Monday, March 06, 2023

Snow in the desert

"You think you're avoiding triggers, but what you start to do is avoid life." — My sister

When I was a teenager, I decided that if heaven was everything it claimed to be, then we should be able to choose its form. An eternity of drifting lazily on a cloud? No thank you. My heaven would look like Moab in the winter, a sandstone maze brushed with snow under a cloudless blue sky. At the time I had only experienced southern Utah during the spring and summer and didn't think it was possible for the place to be anything but parched and hot. But in the heaven I could choose, cold air and tranquil silence would linger forever. 

I tried to remind myself of youthful daydreams as I drove through Monument Valley, a place I'm ashamed to say I'd never seen before. It was a little out of the way, and I was already running behind, but I needed a distraction. Anything to calm my pinched breaths and slow my heart rate.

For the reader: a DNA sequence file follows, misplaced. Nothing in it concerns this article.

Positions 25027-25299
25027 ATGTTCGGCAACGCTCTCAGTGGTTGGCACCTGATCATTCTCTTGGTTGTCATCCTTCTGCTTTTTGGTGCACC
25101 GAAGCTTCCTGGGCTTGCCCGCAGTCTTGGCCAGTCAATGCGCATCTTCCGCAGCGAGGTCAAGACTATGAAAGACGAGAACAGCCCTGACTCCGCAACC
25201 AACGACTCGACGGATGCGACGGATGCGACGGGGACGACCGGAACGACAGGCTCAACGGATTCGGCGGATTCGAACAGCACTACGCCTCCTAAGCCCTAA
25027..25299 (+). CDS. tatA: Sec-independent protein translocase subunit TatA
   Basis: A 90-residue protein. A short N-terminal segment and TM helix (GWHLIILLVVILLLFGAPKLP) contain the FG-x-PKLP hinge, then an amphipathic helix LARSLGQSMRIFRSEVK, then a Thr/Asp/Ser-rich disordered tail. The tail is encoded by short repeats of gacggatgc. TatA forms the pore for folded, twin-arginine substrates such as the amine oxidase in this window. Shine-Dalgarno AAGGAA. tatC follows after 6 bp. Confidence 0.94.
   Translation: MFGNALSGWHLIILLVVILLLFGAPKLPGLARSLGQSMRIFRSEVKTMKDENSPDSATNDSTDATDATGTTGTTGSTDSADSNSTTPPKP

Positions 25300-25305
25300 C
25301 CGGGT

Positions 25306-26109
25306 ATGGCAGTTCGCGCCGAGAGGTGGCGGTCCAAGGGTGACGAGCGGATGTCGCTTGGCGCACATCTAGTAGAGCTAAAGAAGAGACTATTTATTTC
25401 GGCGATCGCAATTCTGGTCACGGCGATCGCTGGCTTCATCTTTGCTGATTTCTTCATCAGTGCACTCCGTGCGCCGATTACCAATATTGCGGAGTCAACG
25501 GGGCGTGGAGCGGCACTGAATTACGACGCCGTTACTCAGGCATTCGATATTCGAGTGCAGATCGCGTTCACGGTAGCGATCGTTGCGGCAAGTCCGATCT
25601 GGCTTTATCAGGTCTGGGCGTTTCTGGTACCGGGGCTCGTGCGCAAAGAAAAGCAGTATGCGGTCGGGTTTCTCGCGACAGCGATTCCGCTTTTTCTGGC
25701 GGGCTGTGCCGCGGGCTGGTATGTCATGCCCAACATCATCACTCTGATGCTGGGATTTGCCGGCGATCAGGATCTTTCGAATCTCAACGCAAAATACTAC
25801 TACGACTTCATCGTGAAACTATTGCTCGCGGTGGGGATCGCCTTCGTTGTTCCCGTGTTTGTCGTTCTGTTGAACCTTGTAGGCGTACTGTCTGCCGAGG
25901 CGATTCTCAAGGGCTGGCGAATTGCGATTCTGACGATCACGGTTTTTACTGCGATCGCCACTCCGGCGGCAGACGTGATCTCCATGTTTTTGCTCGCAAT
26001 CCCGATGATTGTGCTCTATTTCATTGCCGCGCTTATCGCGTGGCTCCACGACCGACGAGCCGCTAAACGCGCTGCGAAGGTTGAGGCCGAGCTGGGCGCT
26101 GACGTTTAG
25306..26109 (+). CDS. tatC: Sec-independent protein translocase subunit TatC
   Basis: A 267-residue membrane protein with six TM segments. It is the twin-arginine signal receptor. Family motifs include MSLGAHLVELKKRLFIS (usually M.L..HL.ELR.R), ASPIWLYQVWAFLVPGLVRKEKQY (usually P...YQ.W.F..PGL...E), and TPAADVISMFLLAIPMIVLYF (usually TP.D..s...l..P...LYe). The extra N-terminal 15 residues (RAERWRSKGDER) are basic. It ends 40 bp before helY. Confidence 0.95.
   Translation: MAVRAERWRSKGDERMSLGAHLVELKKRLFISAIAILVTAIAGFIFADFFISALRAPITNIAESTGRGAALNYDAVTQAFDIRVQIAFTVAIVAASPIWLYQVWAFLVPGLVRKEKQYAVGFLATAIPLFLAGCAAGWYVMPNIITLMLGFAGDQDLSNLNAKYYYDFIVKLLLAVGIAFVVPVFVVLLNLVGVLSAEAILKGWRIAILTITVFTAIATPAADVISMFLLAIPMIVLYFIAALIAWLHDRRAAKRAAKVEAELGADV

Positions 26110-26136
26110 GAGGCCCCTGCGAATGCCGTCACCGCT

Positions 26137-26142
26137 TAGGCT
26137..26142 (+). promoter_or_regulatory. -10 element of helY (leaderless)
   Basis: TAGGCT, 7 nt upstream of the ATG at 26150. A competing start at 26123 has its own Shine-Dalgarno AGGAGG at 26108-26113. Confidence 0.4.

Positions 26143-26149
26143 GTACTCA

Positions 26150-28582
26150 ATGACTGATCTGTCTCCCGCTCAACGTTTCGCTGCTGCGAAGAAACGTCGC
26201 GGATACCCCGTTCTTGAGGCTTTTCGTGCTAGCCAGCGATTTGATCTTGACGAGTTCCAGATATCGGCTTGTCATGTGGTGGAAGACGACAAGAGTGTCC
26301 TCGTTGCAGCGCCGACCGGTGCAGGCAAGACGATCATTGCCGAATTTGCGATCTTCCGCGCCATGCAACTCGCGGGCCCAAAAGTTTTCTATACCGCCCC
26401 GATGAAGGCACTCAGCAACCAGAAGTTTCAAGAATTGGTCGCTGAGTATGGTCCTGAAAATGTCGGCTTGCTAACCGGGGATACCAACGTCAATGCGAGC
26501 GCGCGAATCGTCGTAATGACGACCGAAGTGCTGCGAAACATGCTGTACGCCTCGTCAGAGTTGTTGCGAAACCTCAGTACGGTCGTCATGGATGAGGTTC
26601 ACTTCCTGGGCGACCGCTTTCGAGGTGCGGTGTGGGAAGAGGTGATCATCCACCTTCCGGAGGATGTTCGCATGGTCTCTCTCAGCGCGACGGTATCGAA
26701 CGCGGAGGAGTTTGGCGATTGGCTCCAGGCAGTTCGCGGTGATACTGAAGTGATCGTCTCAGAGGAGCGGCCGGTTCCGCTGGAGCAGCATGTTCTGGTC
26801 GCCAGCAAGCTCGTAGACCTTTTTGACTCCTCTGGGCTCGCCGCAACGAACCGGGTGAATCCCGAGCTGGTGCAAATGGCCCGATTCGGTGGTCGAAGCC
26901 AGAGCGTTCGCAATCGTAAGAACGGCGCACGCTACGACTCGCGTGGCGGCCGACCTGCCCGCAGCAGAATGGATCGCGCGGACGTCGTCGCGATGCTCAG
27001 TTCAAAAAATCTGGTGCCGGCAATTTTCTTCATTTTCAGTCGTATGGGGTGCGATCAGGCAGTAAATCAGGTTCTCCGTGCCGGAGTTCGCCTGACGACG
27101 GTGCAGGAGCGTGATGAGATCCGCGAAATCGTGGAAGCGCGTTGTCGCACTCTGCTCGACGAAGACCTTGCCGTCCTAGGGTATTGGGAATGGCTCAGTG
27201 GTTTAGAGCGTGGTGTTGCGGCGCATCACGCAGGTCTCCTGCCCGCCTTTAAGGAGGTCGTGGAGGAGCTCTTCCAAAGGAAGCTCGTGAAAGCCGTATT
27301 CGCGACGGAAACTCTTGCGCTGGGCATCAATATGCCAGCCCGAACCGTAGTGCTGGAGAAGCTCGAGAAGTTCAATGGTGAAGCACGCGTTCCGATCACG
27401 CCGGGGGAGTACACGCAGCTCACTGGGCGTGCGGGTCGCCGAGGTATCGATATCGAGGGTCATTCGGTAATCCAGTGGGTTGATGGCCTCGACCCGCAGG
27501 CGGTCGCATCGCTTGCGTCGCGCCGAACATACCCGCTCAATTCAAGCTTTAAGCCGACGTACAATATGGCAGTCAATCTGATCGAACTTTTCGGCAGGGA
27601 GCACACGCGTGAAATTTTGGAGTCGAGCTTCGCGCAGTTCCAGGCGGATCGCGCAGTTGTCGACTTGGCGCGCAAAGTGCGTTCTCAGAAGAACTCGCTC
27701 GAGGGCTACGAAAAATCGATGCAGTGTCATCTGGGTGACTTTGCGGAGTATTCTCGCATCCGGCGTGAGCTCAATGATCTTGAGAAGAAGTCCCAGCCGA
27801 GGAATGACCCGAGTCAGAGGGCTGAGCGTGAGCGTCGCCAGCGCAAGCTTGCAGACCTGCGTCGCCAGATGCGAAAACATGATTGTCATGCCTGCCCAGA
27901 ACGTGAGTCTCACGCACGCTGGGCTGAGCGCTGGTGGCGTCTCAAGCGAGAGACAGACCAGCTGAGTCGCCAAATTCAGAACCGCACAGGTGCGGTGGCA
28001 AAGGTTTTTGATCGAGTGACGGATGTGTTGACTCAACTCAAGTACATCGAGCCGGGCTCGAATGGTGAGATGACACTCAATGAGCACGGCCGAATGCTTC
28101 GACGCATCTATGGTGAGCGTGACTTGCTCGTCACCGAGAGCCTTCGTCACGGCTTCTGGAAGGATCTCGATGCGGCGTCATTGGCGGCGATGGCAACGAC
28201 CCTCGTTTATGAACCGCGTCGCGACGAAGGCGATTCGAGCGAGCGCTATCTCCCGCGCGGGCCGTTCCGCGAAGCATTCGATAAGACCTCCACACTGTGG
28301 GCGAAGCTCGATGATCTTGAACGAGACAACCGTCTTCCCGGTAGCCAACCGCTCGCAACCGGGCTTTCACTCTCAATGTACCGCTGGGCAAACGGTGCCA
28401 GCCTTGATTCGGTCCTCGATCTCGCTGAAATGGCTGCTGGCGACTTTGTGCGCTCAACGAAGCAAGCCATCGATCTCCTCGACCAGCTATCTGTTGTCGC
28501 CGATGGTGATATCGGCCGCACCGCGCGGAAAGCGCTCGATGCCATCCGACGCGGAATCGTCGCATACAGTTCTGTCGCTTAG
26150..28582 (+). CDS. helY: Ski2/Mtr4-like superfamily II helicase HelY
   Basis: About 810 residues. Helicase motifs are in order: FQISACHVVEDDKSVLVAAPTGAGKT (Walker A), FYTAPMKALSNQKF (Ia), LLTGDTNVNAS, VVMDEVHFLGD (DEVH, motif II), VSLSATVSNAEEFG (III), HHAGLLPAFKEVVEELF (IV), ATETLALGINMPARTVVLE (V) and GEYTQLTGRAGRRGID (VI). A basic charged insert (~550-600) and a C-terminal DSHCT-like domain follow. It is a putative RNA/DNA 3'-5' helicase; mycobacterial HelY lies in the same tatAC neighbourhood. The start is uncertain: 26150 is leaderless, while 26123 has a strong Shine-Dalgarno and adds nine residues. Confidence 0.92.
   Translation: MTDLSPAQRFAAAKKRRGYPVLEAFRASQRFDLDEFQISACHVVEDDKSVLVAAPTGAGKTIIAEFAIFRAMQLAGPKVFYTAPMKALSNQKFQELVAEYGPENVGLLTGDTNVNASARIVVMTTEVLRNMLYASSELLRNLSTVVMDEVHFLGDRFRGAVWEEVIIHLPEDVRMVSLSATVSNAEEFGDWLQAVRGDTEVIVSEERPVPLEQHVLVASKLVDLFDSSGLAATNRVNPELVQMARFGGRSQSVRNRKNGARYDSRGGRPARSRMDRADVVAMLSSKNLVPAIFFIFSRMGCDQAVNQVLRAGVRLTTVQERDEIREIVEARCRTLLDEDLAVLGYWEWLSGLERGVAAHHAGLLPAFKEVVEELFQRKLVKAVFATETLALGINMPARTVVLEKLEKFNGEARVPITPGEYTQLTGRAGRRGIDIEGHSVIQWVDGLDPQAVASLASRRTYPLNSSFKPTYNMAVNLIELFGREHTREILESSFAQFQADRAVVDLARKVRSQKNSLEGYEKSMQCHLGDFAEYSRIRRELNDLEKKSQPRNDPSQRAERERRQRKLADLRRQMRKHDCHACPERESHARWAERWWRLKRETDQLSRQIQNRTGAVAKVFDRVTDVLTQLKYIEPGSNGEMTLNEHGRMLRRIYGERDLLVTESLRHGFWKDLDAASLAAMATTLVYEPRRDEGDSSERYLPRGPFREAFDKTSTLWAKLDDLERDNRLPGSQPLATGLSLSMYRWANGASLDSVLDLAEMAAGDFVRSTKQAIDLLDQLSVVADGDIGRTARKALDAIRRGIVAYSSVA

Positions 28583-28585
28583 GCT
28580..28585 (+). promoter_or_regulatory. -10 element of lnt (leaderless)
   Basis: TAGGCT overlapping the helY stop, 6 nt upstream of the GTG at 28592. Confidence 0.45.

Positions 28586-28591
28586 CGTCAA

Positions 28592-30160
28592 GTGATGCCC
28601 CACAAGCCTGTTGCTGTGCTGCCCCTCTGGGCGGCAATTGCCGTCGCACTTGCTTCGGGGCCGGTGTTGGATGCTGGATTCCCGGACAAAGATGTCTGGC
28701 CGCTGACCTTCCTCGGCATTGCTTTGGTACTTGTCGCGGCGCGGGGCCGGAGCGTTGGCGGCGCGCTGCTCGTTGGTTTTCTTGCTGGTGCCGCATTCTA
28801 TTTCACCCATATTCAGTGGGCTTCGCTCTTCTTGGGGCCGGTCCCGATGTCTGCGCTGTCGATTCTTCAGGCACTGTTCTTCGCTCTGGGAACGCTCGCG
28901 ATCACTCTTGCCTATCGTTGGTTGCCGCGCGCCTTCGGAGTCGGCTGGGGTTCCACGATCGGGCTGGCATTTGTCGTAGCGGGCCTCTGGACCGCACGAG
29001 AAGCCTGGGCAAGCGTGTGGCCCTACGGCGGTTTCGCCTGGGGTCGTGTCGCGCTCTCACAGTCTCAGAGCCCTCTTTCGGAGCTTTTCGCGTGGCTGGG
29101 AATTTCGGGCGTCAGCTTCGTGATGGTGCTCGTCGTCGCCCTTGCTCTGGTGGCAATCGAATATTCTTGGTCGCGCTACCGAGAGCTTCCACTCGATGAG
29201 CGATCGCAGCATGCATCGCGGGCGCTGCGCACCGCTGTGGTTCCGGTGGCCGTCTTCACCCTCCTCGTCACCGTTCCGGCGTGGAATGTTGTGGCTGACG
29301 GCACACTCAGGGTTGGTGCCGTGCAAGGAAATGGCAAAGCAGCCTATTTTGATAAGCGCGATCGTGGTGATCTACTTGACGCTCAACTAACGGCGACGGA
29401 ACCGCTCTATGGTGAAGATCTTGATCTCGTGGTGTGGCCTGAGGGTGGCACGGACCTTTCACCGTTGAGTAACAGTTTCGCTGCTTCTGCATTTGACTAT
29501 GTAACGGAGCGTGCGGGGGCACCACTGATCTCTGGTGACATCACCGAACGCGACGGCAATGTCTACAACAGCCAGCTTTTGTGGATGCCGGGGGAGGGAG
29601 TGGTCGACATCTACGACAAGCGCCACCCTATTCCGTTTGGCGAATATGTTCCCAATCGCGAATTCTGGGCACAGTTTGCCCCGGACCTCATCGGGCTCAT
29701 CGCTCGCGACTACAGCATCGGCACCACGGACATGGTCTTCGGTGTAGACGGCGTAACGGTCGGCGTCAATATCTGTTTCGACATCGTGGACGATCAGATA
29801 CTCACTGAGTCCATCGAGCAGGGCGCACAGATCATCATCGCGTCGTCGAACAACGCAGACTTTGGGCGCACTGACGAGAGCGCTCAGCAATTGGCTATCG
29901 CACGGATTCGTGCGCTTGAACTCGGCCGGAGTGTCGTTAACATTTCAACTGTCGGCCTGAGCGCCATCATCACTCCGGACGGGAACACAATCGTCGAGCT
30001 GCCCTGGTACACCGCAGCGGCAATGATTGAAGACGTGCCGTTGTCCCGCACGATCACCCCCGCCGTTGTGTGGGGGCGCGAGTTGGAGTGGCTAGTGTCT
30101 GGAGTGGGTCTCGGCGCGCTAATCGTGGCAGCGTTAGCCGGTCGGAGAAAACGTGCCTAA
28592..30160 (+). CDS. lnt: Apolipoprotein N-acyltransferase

"Snow in the desert. Snow in the desert," I chanted out loud. "It's so beautiful." 

For an entire day, I'd been embroiled in a slow-rolling anxiety attack. I wondered if I had the fortitude to endure this trip. There was nothing about the trip's reality to fear, but I had long since lost hold of my tenuous grip on reality. There was no way not to feel fear, so I reminded myself that this was a once-in-a-lifetime opportunity to hike The Wave with my mom and sisters. 

"The Wave" is a unique sandstone feature on the Utah-Arizona border, a geologic anomaly so aesthetically pleasing that it's become an immensely popular destination despite its remote location. Think about art enthusiasts seeking out the Mona Lisa — that's how many desert enthusiasts feel about The Wave. As such, the BLM issues limited permits that people have about a 1-in-100 chance of scoring. So when my youngest sister — the one who I would have voted "least likely to ever love the outdoors" when we were younger — scored a permit for Feb. 17, we knew we had to take the leap.